Iraq's Parliament Deputy Speaker: Al-Kadhimi holds responsibility for the Kirkuk security situation

Iraq's Parliament Deputy Speaker: Al-Kadhimi holds responsibility for the Kirkuk security situation

Shafaq News/ On Wednesday, Deputy Speaker of the Iraqi Parliament, Shakhwan Abdullah, called on the security authorities to expedite deploying the joint brigade of the Iraqi army and the Peshmerga forces in the outskirts of Kirkuk to protect civilians from ISIS.

Abdullah told Shafaq News Agency, "Citizens and farmers, especially the Kurds, are attacked, and some seek to displace them and seize their lands on the outskirts of Kirkuk."

"The area was subjected to repeated violations in several areas and villages inhabited by a Kurdish majority." He added.

The Parliament Deputy Speaker called on the government and the security authorities to "expedite the deployment of the joint brigade in the hot spots on the outskirts of Kirkuk."

Abdullah held "the Commander-in-Chief of the Armed Forces (PM Mustafa Al-Kadhimi) and the Kirkuk administration full responsibility for failing to handle the security file, the frequent violations, and the innocent casualties in areas that were stable and safe for many years."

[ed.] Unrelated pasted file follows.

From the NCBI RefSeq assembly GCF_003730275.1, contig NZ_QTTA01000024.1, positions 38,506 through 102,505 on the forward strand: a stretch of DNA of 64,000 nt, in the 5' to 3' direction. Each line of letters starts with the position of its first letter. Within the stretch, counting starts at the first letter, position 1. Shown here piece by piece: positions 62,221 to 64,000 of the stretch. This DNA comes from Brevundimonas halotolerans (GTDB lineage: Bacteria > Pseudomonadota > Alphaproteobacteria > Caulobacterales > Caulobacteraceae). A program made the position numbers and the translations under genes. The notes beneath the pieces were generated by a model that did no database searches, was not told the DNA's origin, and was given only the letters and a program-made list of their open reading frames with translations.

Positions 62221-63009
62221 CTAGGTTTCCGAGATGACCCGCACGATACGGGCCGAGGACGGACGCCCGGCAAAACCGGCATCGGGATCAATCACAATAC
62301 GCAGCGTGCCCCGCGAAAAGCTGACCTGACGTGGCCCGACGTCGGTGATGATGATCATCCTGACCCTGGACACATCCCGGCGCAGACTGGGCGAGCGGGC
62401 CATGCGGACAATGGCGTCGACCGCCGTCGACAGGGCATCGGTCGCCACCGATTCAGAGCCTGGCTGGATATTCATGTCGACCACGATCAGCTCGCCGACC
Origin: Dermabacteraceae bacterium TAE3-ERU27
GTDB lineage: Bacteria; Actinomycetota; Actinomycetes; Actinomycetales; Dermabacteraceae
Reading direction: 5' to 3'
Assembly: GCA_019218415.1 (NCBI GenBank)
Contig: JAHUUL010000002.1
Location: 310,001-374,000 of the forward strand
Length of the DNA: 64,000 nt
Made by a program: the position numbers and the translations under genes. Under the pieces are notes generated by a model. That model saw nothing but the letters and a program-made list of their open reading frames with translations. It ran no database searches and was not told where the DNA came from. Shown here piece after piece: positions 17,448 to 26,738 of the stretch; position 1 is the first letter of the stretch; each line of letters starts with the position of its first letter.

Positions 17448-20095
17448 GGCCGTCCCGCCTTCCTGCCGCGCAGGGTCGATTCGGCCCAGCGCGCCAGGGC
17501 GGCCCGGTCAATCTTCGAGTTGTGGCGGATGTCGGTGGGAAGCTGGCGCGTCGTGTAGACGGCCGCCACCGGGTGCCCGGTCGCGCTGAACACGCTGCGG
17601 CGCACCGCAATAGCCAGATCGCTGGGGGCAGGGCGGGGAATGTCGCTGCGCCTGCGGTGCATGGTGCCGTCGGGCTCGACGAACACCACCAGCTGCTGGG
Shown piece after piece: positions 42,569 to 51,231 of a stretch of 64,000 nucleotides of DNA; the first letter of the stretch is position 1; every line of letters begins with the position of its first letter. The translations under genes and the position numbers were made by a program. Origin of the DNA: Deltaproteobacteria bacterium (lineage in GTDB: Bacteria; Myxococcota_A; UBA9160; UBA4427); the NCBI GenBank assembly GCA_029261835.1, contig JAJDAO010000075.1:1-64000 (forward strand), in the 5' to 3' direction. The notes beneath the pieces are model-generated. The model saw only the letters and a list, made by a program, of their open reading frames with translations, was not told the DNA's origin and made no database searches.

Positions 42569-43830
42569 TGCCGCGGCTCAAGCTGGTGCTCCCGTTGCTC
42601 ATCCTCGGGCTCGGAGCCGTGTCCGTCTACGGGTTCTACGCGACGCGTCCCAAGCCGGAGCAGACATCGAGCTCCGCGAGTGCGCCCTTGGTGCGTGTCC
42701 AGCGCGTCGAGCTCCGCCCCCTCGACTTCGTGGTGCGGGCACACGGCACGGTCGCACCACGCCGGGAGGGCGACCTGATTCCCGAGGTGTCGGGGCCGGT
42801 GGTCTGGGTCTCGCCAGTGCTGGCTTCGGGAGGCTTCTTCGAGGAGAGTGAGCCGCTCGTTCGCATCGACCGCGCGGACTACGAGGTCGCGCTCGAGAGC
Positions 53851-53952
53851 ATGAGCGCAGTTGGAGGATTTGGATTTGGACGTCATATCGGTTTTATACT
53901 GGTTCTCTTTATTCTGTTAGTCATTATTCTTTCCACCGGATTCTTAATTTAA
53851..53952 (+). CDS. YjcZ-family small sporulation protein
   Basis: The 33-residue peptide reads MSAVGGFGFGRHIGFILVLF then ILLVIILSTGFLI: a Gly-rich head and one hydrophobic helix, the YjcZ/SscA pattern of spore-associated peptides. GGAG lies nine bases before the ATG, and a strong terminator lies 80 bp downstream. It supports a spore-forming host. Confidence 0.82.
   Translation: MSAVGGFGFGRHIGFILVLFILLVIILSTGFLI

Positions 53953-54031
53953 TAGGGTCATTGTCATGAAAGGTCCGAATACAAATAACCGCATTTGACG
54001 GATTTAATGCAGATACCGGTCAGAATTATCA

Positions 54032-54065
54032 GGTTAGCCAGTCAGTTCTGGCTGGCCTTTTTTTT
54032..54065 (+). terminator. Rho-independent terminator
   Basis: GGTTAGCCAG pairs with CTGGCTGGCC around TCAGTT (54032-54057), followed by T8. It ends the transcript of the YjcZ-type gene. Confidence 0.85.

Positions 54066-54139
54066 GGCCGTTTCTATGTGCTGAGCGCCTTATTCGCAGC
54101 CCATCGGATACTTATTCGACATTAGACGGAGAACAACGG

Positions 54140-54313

Kirkuk, populated by Kurds, Arabs, Turkmen, Christians, and other minorities, is one of 15 ethnically mixed areas in northern Iraq.

It is one disputed area between Erbil and Baghdad covered by Article 140 of the constitution; therefore, it was subjected to a joint authority between the Kurdistan Region and the federal government.

Kirkuk was meant to have a census under the 2005 constitution, drafted two years after former Iraqi leader Saddam was toppled in the U.S.-led invasion. Still, it did not take place because of the risk of ethnic and religious tensions.

During Saddam's Anfal campaign waged against the Kurds in the 1980s, there was a forced "Arabization" of disputed areas, which ejected Kurds from the Governorate. Arabs from other parts of Iraq were then settled, taking over Kurdish homes and businesses.

Many Arabs have been ousted since Saddam was toppled in 2003, encouraging the Kurds to reclaim large parts of the disputed territories, including Kirkuk.

Displaced Kurds were given incentives to return, while Kurds from other areas also moved in, angering other minorities.

Shafaq Live
Shafaq Live
Radio radio icon